As a transcription factor, p53 modulates expression of thousands of genes involved in a variety of cellular functions. p53 exhibits high affinity to the response elements (REs) regulating cell cycle arrest genes (CCA-sites), but relatively low affinity to the sites associated with apoptosis (Apo-sites). Since p53 can bind nucleosomal DNA, we sought to understand if the two groups of p53 sites differ in their accessibility when embedded in nucleosomes. To this aim, we analyzed the sequence-dependent bending anisotropy of human genomic DNA containing p53 sites. We calculated rotational positioning patterns predicting that most of the CCA-sites are exposed on the nucleosomal surface. This is consistent with experimentally observed positioning of human nucleosomes. Remarkably, the sequence-dependent DNA anisotropy of both the p53 sites and flanking DNA work in concert producing strong positioning signals. By contrast, both the predicted and observed rotational settings of the Apo-sites in nucleosomes suggest that many of these sites are buried inside, thus preventing immediate p53 recognition and delaying gene induction. We also measured the p53 binding to its cognate sites embedded in the in strongly positioned '601' nucleosome. Our data suggest that the p53 affinity to DNA strongly correlates with the rotational positioning of its site in nucleosome, in agreement with the computational analysis described above. The exposed configurations of the p53 sites in nucleosome (like CCA-sites) demonstrate significantly stronger affinity to p53 compared to the buried configurations (similar to the Apo-sites). Thus, the difference in nucleosomal organization of the two sets of p53 response elements appears to be a key factor affecting the strength of p53-DNA binding and kinetics of induction of the p53 target genes. Our model differs from the earlier concept connecting the selective activation of the CCA- and Apo-genes to the binding affinities of their REs to p53. Instead, we emphasize a direct correlation between the selection of p53-induced tumor suppression pathway (apoptosis versus cell cycle arrest) and structural organization of the corresponding p53-binding sites in chromatin. We add new dimensions to the existing paradigm, namely, the relative positioning and chromatin environment of the p53 REs. Our scheme not only explains the above cases but also provides a new insight into the cellular mechanisms of activation of hundreds of genes by p53. Recently, we performed a comprehensive analysis of 25 published p53 cistromes and identified thousands binding sites in normal and cancer cells. Our analysis revealed two distinct epigenetic features underlying p53-DNA interactions in vivo. First, we found that p53 binding sites are associated with transcriptionally active histone marks (H3K4me3 and H3K36me3) in normal-cell chromatin, but with repressive histone marks (H3K27me3) in cancer-cell chromatin. Second, p53 binding sites in cancer cells are characterized by a lower level of DNA methylation than their counterparts in normal cells, probably related to global hypomethylation in cancers. In addition, regardless of the cell type, p53 sites are highly enriched in the endogenous retroviral elements of the ERV1 family, highlighting the importance of this repeat family in shaping the transcriptional network of p53. Moreover, the p53 sites exhibit an unusual combination of chromatin patterns: high nucleosome occupancy and, at the same time, high sensitivity to DNase I. Our results suggest that p53 can access its target sites in a chromatin environment that is non-permissive to most DNA-binding factors, which may allow p53 to act as a pioneer transcription factor in the context of chromatin. Furthermore, our preliminary data suggest that the p53-DNA binding affinity is modulated by the histone H2A N-tails interacting with DNA in the vicinity of the RE. Potentially, this novel observation may have far-reaching implications for epigenetic regulation of p53 (and other TFs) binding to chromatin.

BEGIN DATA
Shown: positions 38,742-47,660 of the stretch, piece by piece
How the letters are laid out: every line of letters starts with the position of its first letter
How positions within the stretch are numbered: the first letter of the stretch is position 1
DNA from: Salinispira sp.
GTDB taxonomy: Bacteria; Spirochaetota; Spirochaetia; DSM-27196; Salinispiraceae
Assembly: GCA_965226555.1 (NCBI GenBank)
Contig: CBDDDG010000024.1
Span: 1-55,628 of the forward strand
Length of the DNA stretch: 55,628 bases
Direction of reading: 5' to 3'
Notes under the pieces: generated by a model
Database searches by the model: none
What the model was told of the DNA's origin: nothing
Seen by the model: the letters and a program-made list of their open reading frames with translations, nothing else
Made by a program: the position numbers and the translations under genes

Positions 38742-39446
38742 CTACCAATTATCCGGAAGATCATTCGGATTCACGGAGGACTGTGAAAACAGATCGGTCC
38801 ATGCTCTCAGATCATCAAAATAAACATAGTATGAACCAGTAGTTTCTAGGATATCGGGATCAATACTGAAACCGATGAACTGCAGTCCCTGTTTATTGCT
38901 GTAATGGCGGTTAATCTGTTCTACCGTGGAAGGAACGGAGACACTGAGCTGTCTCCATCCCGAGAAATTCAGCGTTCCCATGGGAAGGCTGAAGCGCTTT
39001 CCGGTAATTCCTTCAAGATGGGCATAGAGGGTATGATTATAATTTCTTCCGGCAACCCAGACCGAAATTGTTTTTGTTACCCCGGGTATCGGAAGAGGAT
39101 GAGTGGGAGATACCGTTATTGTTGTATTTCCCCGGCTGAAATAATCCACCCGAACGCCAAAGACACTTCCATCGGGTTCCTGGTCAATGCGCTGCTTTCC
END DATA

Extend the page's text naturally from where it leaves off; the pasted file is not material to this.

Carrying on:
National Institute of Health (NIH)
National Cancer Institute (NCI)
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National Cancer Institute Division of Basic Sciences
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Cui, Feng; Zhurkin, Victor B (2014) Rotational positioning of nucleosomes facilitates selective binding of p53 to response elements associated with cell cycle arrest. Nucleic Acids Res 42:836-47
Cui, Feng; Sirotin, Michael V; Zhurkin, Victor B (2011) Impact of Alu repeats on the evolution of human p53 binding sites. Biol Direct 6:2
Sahu, Geetaram; Wang, Difei; Chen, Claudia B et al. (2010) p53 binding to nucleosomal DNA depends on the rotational positioning of DNA response element. J Biol Chem 285:1321-32